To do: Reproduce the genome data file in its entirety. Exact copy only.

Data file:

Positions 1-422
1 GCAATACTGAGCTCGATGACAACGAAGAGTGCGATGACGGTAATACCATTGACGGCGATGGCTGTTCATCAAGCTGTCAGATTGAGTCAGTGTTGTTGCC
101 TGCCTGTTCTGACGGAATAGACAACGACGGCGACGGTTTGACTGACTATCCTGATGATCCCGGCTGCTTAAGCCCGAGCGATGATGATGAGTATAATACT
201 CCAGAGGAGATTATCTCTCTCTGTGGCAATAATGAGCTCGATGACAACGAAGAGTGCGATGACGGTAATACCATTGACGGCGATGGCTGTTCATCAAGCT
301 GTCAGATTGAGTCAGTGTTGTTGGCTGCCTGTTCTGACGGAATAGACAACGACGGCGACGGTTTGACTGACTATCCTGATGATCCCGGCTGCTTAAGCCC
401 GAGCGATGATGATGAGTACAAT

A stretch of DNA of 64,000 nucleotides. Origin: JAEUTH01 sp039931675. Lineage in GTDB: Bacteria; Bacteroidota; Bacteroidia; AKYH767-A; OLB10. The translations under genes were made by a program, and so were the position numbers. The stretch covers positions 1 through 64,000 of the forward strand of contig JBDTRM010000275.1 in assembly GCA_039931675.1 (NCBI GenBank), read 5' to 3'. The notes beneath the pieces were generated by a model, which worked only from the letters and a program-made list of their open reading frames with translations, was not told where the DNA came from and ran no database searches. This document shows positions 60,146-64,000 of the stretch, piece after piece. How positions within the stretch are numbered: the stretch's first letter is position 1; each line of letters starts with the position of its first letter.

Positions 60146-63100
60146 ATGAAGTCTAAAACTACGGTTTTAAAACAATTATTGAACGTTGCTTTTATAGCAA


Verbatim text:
Positions 1-422
1 GCAATACTGAGCTCGATGACAACGAAGAGTGCGATGACGGTAATACCATTGACGGCGATGGCTGTTCATCAAGCTGTCAGATTGAGTCAGTGTTGTTGCC
101 TGCCTGTTCTGACGGAATAGACAACGACGGCGACGGTTTGACTGACTATCCTGATGATCCCGGCTGCTTAAGCCCGAGCGATGATGATGAGTATAATACT
201 CCAGAGGAGATTATCTCTCTCTGTGGCAATAATGAGCTCGATGACAACGAAGAGTGCGATGACGGTAATACCATTGACGGCGATGGCTGTTCATCAAGCT
301 GTCAGATTGAGTCAGTGTTGTTGGCTGCCTGTTCTGACGGAATAGACAACGACGGCGACGGTTTGACTGACTATCCTGATGATCCCGGCTGCTTAAGCCC
401 GAGCGATGATGATGAGTACAAT

A stretch of DNA of 64,000 nucleotides. Origin: JAEUTH01 sp039931675. Lineage in GTDB: Bacteria; Bacteroidota; Bacteroidia; AKYH767-A; OLB10. The translations under genes were made by a program, and so were the position numbers. The stretch covers positions 1 through 64,000 of the forward strand of contig JBDTRM010000275.1 in assembly GCA_039931675.1 (NCBI GenBank), read 5' to 3'. The notes beneath the pieces were generated by a model, which worked only from the letters and a program-made list of their open reading frames with translations, was not told where the DNA came from and ran no database searches. This document shows positions 60,146-64,000 of the stretch, piece after piece. How positions within the stretch are numbered: the stretch's first letter is position 1; each line of letters starts with the position of its first letter.

Positions 60146-63100
60146 ATGAAGTCTAAAACTACGGTTTTAAAACAATTATTGAACGTTGCTTTTATAGCAA